Ilford FP4 (now FP4+) is known for being versatile, with usable results even when underexposed two stops or overexposed by up to six stops. It also develops very easily even if you mess up the temperatures of chemical concentrations which is why it is a very popular film for teaching students. But, it has a certain classic look, something vintage, retro, and I think that is why it will always be a favourite film for years to come.
Straight off the bat, I’ll say this film is great for scanning. It scans well, at high resolution, and you can print any size you want from this and get pleasing results. It responds best, like any film or sensor, to a perfect setup in a studio, but what makes it special is the latitude it offers for taking it on a walk around the street and using it for street photography.
I don’t think a camera blog site could be complete without a review of Ilford FP4 somehow.
I enjoy the rendering of the deep blacks with Ilford, and the bright, brilliant whites, that still retain detail. It enhances the light of the scene. It is a classic for reportage photography and many black and white images taken over the years (particularly in Commonwealth nations) for newspapers originated from this film.
This film is also a traditional BW film, so must be developed in a darkroom or at a specialist lab. You cannot use C41 for this.
Technically, it is a cubic grain film, which has a more organic look that the tabular grain found in Kodak TMax for example which has a very much ‘video’ like look to it.
35mm, ISO 125, all-purpose black & white film with fine grain, medium contrast and outstanding sharpness. Ideal for most shooting scenarios in good light conditions.
- Medium speed ISO 125
- Fine grain, high sharpness
- Robust exposure tolerance
- 35mm, 120 Roll & Sheet Film available
The grain structure is beautifully organic. And it responds to how you develop it. Normally, 12 minuets developing, agitated every 2 minuets, at 21°C is the norm. However as a rule of thumb, I have found that when developing Ilford FP4:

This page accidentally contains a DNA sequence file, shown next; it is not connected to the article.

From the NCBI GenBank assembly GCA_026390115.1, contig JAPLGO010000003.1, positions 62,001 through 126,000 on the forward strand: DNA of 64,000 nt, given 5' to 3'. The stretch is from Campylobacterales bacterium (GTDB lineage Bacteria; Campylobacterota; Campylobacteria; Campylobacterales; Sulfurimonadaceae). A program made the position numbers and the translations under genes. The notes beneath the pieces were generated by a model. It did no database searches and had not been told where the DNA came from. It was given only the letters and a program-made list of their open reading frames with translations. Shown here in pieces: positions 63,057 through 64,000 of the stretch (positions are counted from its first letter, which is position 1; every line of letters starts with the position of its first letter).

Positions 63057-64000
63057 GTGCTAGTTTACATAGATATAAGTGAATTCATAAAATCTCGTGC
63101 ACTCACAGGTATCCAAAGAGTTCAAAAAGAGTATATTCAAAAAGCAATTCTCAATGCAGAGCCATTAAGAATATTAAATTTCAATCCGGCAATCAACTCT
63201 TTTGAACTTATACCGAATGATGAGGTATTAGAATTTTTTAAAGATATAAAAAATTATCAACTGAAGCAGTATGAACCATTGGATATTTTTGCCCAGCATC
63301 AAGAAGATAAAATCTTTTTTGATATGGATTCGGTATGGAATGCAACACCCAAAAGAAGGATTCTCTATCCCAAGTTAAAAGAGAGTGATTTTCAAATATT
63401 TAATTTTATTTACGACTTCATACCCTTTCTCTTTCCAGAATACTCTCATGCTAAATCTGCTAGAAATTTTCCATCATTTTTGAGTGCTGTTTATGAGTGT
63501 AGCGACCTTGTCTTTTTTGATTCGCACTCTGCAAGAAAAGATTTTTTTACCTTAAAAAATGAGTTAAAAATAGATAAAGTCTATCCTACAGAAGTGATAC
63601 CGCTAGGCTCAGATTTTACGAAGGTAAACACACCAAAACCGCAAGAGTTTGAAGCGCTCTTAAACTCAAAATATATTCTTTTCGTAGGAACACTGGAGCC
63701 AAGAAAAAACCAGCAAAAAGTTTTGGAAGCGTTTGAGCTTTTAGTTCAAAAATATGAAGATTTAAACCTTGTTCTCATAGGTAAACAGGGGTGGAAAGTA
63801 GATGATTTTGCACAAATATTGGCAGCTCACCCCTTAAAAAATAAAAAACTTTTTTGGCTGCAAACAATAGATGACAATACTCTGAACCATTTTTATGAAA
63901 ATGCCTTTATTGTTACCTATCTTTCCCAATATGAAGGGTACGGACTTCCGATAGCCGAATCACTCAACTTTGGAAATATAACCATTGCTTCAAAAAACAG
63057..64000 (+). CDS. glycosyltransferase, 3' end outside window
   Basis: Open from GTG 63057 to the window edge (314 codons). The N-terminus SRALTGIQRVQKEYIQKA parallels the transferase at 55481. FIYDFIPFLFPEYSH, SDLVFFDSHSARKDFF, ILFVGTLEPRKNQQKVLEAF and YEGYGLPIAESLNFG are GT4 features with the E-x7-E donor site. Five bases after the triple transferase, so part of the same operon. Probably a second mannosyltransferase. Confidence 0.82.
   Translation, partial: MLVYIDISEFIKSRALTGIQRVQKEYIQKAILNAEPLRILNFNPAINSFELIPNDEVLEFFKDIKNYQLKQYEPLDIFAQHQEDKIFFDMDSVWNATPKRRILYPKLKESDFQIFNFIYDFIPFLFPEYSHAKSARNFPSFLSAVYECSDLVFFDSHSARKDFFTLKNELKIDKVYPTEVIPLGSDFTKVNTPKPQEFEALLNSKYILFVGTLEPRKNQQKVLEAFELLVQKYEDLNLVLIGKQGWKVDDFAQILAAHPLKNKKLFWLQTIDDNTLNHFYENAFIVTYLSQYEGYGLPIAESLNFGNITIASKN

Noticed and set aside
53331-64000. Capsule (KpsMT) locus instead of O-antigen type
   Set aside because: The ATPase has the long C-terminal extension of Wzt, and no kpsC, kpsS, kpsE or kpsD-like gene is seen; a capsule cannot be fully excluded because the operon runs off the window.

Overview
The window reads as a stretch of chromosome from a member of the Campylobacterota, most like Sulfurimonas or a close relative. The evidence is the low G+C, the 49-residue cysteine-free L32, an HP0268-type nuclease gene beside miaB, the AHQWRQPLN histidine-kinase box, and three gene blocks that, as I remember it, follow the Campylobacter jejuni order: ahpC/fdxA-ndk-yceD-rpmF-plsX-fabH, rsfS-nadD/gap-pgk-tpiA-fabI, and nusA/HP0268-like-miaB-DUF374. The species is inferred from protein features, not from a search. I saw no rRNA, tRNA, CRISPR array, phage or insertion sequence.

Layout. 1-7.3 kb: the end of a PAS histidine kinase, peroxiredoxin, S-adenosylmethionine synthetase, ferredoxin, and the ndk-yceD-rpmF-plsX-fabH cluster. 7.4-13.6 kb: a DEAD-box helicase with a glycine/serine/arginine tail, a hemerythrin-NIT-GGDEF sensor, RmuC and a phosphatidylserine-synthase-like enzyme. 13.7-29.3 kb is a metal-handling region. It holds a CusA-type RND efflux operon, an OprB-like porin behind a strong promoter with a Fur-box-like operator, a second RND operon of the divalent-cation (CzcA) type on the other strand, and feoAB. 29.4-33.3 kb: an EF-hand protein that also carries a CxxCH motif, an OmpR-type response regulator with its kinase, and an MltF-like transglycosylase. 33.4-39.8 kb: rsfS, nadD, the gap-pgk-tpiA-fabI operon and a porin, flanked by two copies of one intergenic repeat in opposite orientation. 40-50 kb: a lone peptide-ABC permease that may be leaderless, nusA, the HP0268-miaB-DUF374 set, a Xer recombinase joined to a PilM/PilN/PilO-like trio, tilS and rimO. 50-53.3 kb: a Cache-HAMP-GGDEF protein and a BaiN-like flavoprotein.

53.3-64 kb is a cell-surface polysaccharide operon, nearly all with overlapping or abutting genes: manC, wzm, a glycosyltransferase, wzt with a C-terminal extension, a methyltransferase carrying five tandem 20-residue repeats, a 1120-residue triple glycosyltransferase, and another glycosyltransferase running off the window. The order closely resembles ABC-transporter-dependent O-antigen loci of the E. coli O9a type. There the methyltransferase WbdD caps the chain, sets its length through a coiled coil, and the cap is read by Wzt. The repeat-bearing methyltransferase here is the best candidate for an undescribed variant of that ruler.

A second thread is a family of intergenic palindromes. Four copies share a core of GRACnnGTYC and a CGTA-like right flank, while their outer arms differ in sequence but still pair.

- Fat grain and high contrast comes from upping your temperature and keep a low chemical dilution.
- Fine grain with high contrast comes from keeping the temperature down, increase chemical dilution and use moderate agitation.
- Fine grain, great shadow detail with medium contrast, which is the most versatile for scanning negatives comes from low temperatures, high dilution and moderate agitation.
I normally keep some rolls with me, because of the fine grain and wide, forgiving exposure latitude.
It is suited to artistic work, it is not an education film, it is just a flexible film.
Try this film, and enjoy it!
Having visited the 1980 PhotoKina in Cologne, I got myself a 5-pack Ilford XP1 film, which was released at that Photokina. XP1 (currently XP2) is a black and white film that is in fact colour film. The image is not constructed of metallic silver but uses black dye clouds, just like colour film uses Red, Green and Blue colour clouds. It is developed in colour chemicals.
Printing from XP1 was super. The cloudy image had a gigantic dynamic range. Much bigger than silver metal film like FP4 or HP5. It was 400 ASA but you could just expose it as 100 ASA and still be able to make good prints. The black dye clouds would get denser but would still be partially transparent. You would hardly loose any contrast.
Do yourself a favor and try the XP2.